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London Bridge station needed to be redeveloped for the 21st Century; it needed to be bigger, more modern and accessible, all while keeping services running for passengers.
From new platfoms to a larger concourse, we created a design that would accommodate more passengers, and reflect the station’s iconic status.
More trains running every hour, along with improved facilities and space for 95 million passenger journeys a year - 66% more than the station was originally equipped to handle.
London Bridge is one of the oldest and most iconic railway stations in the world. But train travel has changed a lot since the station first opened in 1836. From busy commuters to visitors and tourists, we all want to be able to get around quickly and easily, but with more and more people travelling in and out of the capital every day, London Bridge was struggling to cope. Overcrowded and hard to navigate, owner Network Rail needed a station that was more modern, spacious and accessible, fit for the 21st century. But how to completely rebuild the station, while still maintaining rail services for the 52 million passengers who rely on the station every year?
Arcadis, working as Lead Design Organisation in a 50:50 Joint Venture with WSP, had the answer. To develop a bigger and better station for passengers we would need to create new platforms for more trains, reconfigure the track layout to prevent bottlenecks, and build a new, more spacious concourse so that passengers could more easily access all the platforms from one place.
To bring these plans to life, we needed a considered design that not only accommodated a significant increase in passenger numbers, but also acknowledged the station’s iconic status as a key transport hub, both in scale and in its unique heritage location.
This meant that as part of the redevelopment, some elements of London Bridge were maintained, or refurbished. For example, in the Western Arcade the quadripartite arches were seen as a grand feature of the old station. These were mostly demolished and then rebuilt to a similar design, but with modern construction methods to ensure they would hold the necessary loads.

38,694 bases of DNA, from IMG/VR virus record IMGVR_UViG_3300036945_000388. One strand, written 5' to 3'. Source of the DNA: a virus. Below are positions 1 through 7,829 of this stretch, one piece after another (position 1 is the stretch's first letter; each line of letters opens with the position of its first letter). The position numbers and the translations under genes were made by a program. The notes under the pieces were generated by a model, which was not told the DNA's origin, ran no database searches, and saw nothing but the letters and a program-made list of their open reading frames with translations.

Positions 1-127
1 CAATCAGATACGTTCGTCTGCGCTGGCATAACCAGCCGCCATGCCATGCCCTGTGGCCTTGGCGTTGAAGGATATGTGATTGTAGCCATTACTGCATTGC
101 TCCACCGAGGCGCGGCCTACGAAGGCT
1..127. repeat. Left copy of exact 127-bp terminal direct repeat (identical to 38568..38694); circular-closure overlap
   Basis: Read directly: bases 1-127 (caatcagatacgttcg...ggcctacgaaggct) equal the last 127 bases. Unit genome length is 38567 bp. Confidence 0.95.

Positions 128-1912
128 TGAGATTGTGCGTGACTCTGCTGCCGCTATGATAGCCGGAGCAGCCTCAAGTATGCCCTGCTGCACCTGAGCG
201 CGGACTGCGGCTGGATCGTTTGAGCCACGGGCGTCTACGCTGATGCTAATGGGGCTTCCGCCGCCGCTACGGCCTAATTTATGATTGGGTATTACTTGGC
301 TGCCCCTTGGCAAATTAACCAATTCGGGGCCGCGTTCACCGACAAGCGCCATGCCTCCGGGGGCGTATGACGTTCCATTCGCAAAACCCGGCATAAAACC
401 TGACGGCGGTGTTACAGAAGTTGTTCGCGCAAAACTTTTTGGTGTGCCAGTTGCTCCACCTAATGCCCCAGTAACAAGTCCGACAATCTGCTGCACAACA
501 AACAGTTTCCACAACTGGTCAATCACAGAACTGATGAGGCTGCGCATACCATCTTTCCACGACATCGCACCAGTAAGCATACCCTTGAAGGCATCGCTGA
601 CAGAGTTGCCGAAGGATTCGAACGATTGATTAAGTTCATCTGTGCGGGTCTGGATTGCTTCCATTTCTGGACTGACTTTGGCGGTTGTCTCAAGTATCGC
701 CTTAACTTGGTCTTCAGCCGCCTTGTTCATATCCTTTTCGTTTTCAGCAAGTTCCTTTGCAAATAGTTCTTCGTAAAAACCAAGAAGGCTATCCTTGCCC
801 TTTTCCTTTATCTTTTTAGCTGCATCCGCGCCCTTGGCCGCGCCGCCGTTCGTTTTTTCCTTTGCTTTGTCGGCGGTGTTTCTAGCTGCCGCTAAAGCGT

When it came to reconfiguring the layout of the tracks so that more trains could run, we focused on the phased demolition of the old platforms and the arches below. Working progressively from south to north, the platforms were brought back into use on a staged basis, each one coming into service before the next stage of works commenced. This helped to minimise disruption for passengers and ensured that services could continue to run throughout the redevelopment.
Work also included creating a brand new, street-level concourse, allowing passengers to access all 15 platforms from one place – the first time this has ever been possible. To accommodate an increase in passenger numbers, the concourse is two-thirds larger than before, forming an area the size of the pitch at Wembley stadium.
In keeping the station open throughout the redevelopment, we often had to think of new and innovative ways to do things. For example, so that we could meet the requirements of the planning authority, the design incorporates an iconic and futuristic looking roof formed of sculpted canopies. Mechanical, Electrical and Plumbing (MEP) had to be hidden in a specially designed MEP spine within the station, but this created a significant challenge when it came to phased construction, because the new assets had to be fully commissioned and in operation before the next phase could start. We solved the problem by using an innovative modular canopy and precast platform solution; components were constructed off site and assembled quickly on site, which meant we could work quickly and achieve the ambitious construction programme.
Finally, retail was an important part of the new design, and the layout of the station has been configured to allow for up to 70,000 sq. ft. of retail space. This has been focused in the ‘non-pay’ sections of the stations, helping it to become a destination for the local area as well as for passengers passing through. As such, the transformation of the station has acted as a catalyst for the wider redevelopment of the area, not only enhancing the experience of passengers, but also bringing value for everyone in the area.
The redevelopment of London Bridge station has allowed for a significant improvement in train frequency, increasing from 16 trains an hour to 24 trains an hour, along with greatly improved facilities and space for 95 million passenger journeys a year - 66% more passengers than the station was originally equipped to handle.